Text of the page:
It is sad because children are very literal in their approach to things. They are left confused. They see a contradiction between what they learn in biology and what they hear in church. In biology they learn nothing about a door or latches on the heart.
The devil will do all he can to confuse the lost (II Corinthians 4:4). He will often use our unclear terminology to accomplish this. Why not go back to the Bible terms? “For God so loved the world that He gave his only begotten Son that WHOSOEVER BELIEVETH in Him should not perish, but have everlasting life.” (John 3:16).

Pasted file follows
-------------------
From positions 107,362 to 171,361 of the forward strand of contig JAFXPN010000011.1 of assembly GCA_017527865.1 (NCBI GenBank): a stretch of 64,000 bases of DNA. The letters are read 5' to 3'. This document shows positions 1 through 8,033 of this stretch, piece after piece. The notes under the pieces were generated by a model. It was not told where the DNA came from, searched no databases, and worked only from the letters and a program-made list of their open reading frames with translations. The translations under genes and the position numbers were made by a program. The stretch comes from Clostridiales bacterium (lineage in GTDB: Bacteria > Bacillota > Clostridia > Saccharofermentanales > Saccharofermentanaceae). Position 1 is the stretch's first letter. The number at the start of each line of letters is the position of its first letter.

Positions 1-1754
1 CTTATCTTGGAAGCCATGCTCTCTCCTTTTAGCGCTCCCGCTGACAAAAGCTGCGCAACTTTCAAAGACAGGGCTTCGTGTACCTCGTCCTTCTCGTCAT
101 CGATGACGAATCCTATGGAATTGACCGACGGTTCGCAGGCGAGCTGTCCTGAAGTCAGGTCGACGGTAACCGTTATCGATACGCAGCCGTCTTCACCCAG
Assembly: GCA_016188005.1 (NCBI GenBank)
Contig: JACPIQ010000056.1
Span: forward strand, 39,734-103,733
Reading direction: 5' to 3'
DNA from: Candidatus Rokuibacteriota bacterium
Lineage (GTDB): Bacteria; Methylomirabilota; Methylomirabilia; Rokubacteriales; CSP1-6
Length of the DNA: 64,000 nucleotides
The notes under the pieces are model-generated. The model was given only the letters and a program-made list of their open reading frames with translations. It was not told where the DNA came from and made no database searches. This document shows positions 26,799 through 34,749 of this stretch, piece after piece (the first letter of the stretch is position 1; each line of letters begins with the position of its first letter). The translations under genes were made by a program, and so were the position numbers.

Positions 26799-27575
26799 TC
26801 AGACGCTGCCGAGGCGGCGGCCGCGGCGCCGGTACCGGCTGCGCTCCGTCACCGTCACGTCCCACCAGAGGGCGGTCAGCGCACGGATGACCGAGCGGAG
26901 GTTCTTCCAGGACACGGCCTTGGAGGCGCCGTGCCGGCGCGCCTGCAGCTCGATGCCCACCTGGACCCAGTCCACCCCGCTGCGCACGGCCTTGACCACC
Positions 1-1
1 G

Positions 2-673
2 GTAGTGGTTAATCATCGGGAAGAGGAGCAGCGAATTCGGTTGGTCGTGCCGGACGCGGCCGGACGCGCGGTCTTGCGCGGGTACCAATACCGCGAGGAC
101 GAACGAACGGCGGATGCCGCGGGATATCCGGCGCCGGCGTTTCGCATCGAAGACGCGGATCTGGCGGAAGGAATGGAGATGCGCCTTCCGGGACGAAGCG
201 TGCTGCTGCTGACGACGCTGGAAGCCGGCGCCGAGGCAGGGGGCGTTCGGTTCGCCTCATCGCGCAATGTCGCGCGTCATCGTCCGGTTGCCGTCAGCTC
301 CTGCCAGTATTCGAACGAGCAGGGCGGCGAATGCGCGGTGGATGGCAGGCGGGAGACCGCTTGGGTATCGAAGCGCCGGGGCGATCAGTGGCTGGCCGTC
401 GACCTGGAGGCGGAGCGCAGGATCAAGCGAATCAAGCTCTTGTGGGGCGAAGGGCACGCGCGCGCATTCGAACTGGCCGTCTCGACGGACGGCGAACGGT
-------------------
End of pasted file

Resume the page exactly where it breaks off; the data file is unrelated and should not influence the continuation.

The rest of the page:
Some will say, “I was saved by asking Jesus into my heart”. Actually, they were saved in spite of asking Jesus into their heart, because they trusted Christ to save them. It is either that or they are not saved. In my case, I asked Jesus into my heart on at least 600 different occasions and was not saved, because I had never understood the gospel and had never TRUSTED Christ as my Saviour.
I am pleading for the many who are confused and unsaved but thinking they are saved because of the use of this unscriptural expression: “Invite Jesus into your heart”. Let’s use “great plainness of speech”. Let’s go back to the Bible.